4 Steps to Getting Freelancers On Your Team
NEW YORK (TheStreet) -- For better or for worse, the U.S. job sector is turning away from full-time, salaried positions to a temporary or project-based workforce.
That "freelance nation" trend is a double-edged sword for U.S. workers.
On the plus side, temporary or freelance workers have more flexibility and are better insulated against layoffs so long as they have more than one client project in the pipeline. On the negative side, the hours aren't guaranteed, and few employers pony up perks such as health care and retirement funding for freelance or "contract" workers.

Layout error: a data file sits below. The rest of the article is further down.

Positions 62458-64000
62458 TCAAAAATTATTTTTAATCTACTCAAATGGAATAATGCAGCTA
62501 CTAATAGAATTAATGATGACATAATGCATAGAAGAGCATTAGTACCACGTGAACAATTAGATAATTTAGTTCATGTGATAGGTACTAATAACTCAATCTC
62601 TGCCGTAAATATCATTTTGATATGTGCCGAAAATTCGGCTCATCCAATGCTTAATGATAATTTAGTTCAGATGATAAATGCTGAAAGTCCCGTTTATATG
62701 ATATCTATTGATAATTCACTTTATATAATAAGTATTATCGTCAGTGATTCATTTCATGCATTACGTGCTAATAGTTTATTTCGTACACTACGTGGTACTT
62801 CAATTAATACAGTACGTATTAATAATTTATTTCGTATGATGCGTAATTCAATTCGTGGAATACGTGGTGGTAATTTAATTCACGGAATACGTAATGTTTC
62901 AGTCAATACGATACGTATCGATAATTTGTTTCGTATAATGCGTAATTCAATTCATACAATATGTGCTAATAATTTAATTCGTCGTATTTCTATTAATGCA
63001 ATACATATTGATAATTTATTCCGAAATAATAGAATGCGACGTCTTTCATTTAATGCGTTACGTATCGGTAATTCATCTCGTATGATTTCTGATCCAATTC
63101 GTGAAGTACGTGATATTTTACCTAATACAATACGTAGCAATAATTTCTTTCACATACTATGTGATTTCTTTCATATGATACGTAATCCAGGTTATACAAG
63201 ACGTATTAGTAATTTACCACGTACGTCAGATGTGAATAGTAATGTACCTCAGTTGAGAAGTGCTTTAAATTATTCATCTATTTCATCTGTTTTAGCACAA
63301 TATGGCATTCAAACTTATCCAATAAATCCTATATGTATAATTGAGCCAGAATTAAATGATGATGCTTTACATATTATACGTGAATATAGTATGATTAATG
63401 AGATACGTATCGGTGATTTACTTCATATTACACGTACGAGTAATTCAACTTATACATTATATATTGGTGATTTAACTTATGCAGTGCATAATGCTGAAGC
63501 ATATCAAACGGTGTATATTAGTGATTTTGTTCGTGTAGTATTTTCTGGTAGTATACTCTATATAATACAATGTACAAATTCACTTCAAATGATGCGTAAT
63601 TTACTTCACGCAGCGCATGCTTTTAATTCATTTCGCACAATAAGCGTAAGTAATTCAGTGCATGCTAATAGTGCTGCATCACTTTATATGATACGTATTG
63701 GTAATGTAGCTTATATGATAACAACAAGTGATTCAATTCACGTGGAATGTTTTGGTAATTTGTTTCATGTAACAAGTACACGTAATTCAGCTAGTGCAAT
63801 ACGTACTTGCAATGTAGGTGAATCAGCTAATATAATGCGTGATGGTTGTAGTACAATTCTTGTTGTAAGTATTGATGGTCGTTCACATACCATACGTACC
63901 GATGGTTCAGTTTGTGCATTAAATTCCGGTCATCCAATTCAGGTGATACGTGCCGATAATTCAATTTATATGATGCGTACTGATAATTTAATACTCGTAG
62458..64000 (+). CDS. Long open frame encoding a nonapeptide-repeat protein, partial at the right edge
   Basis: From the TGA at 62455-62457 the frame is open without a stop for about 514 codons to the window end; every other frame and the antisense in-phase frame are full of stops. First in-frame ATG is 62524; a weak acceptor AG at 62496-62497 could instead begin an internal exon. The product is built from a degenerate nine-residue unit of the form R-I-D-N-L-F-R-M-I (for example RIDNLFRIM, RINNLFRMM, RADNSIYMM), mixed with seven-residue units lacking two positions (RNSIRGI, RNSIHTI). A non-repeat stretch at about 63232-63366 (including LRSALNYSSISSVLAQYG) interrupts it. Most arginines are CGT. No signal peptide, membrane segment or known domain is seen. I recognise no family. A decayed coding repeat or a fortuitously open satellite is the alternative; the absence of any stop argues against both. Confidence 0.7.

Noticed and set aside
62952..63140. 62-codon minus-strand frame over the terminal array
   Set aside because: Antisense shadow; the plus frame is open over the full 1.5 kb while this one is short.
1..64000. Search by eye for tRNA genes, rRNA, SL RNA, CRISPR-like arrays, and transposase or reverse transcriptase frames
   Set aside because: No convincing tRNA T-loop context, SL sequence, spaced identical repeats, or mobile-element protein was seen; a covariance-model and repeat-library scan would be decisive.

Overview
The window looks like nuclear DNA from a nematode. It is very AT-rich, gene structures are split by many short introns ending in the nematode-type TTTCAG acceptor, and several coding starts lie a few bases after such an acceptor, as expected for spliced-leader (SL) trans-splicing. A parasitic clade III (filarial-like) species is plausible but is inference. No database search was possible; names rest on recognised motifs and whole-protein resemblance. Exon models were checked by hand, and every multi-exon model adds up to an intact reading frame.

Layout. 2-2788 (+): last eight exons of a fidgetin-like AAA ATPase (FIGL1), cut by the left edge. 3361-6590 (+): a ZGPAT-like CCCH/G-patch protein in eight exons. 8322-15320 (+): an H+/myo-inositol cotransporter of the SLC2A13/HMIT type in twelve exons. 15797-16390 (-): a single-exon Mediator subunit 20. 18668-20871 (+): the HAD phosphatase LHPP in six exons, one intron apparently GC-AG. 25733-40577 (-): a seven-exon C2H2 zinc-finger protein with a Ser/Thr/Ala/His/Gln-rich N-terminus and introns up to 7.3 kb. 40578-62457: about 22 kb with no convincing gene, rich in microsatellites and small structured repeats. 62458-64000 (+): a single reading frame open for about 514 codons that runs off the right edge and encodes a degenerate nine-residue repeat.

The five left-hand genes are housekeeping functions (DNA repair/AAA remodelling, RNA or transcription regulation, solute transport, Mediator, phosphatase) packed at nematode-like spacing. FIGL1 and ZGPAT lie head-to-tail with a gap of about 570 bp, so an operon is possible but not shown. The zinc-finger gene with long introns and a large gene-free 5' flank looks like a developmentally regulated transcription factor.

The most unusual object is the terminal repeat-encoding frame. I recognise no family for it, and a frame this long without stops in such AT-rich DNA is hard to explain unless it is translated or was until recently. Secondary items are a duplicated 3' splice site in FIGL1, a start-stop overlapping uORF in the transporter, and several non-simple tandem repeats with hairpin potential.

According to Statista.com, U.S staffing companies tapped into 12.9 million temporary and contract employees in 2011. That's way up from 2009, when the figure was 9.7 million.An Accountemps survey says the upswing is all about companies wanting "targeted expertise." Chief financial officers interviewed by Menlo Park, Calif.-based Accountemps say they value contract workers for their specialized skills and their help in maintaining productivity in the workplace. So while 76% of CFOs say it's useful to bring contract help in, especially for absent workers, 72% say the best benefit in hiring temporary staff is the unique skills they bring to the table. "There is a structural shift occurring in the labor market as businesses rely more heavily on a flexible workforce," says Max Messmer, chairman of Accountemps. "Working with temporary professionals allows companies to be nimble and access specialized expertise when -- and for as long as -- needed." Meanwhile, "many skilled and experienced professionals choose project work because of the freedom and flexibility it affords. For companies, that means being able to access high-caliber talent at a moment's notice," Messmer says. What's the best way for companies and contract workers to maximize their time together? Accountemps has some pointers. Get everyone on the "same page." Contractors often feel like they're parachuting into uncharted territory with new employers. Companies should make them feel more comfortable by not only letting the contractor know where he or she stands, but by letting the staff and close team members know why the temporary worker is on site (or working offsite), what his or her role is, and how the contractor will contribute to the company. Set goals and criteria. Contractors want to know project details -- all of them. Accountemps says part-time workers are more valuable when they have clear direction. If they don't get it, that value plummets. Firm deadlines are especially important. Simplify the chain of command. Contract workers do best when they have one manager to answer to. Ideally, that "single point of contact" is someone who "thoroughly understands the scope of work [and can] oversee the interim professional's progress," Accountemps says. Be in the loop. "Checking in" with part-time workers is often overlooked by management. Without regular feedback from the decision-maker (or decision-makers), a project can easily go south.
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